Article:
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Person-Centered Planning

Wednesday, October 7, 2015
Per the federal 1915(c) Home and Community-Based Services (HCBS) Waivers Final Rule, published January 2014, service planning for participants in Medicaid HCBS programs under section 1915(c) and 1915(i) of the Act must be developed through a person-centered planning process that addresses health and long-term services and support needs in a manner that reflects individual preferences and goals.  The rule is available at www.federalregister.gov/articles/2014/01/16/2014-00487/medicaid-program-state-plan-home-and-community-based-services-5-year-period-for-waivers-provider.
 
The rules require that the person-centered planning process is directed by the individual with long-term support needs, and may include a representative that the individual has freely chosen and others chosen by the individual to contribute to the process. The rule describes the minimum requirements for person-centered plans developed through this process, including that the process results in a person-centered plan with individually identified goals and preferences, including those related community participation, employment, income and savings, health care and wellness, education and others.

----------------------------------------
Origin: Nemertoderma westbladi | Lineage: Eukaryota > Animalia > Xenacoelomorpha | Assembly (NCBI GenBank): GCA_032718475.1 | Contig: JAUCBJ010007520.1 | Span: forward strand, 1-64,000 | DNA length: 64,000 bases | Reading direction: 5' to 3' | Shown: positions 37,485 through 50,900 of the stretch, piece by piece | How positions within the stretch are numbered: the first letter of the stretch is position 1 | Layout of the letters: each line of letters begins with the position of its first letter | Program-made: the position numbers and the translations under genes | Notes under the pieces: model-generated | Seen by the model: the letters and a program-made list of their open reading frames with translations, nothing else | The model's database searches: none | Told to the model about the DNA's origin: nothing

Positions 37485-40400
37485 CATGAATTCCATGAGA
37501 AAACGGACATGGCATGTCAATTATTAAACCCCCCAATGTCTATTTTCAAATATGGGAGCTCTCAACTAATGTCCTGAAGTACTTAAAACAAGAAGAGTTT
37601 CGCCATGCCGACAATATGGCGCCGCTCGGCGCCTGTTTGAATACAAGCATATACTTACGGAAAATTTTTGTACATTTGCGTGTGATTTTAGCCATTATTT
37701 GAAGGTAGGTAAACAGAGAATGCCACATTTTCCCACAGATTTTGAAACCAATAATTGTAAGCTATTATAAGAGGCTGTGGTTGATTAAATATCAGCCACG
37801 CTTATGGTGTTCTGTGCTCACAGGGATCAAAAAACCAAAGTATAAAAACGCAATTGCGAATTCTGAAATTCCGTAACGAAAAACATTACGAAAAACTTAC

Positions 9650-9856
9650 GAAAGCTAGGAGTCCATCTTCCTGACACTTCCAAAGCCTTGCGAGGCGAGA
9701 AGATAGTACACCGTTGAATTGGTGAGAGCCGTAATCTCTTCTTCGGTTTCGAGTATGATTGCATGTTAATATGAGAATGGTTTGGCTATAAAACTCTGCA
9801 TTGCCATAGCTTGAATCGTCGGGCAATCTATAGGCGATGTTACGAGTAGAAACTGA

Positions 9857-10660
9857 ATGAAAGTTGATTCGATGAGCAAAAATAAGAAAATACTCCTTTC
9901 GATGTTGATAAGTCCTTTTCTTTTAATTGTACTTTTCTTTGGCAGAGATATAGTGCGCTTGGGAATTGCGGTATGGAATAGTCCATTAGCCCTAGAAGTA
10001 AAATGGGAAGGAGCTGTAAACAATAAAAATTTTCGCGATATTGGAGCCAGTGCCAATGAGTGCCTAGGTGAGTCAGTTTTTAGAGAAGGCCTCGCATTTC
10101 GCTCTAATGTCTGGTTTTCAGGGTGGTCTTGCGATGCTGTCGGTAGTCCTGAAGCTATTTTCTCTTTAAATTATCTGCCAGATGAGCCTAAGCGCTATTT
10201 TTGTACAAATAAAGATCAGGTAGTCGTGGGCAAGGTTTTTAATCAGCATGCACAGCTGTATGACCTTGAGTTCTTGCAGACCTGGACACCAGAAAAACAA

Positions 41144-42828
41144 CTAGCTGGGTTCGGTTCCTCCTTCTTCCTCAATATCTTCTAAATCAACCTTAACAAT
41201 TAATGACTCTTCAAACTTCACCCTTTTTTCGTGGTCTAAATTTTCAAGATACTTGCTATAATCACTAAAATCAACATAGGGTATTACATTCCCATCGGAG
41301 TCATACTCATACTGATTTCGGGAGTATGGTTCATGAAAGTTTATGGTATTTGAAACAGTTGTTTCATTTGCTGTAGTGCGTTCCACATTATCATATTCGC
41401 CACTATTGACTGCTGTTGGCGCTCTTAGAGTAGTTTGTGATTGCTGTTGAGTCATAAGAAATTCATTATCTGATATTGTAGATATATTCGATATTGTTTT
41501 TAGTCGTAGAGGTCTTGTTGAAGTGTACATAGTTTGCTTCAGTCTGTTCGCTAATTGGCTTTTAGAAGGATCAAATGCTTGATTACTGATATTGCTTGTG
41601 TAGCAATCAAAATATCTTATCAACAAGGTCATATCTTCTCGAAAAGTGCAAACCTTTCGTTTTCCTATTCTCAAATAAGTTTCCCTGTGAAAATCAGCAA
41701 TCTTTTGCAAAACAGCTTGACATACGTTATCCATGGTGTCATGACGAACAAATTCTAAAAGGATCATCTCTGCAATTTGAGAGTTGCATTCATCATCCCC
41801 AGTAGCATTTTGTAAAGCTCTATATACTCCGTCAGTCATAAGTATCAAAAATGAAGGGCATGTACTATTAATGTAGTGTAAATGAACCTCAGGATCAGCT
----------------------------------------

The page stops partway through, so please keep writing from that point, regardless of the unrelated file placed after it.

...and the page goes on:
This planning process, and the resulting person-centered service plan, will assist the individual in achieving personally defined outcomes in the most integrated community setting, ensure delivery of services in a manner that reflects personal preferences and choices, and contribute to the assurance of health and welfare. 
 
The template below is intended as a support in the development of an individual's Person-Centered Individual Service Plan (PCP) in order to establish an array of home and community-based services that promote community living for the individual, thereby avoiding institutionalization. The individual and his/ her PCP Team (as chosen by the individual) work together to document his/her strengths, goals, preferences, preferred outcomes, and desired supports/services (both Medicaid and non- Medicaid).
 
The PCP serves as a roadmap towards achieving the individual's goals, and should be reviewed and updated at least every twelve months or when the person's functional needs change, circumstances change, quality of life goals change, or at the person's request. It might make sense to complete the various PCP sections in a different order than what is presented, depending on the preferences and needs of the individual.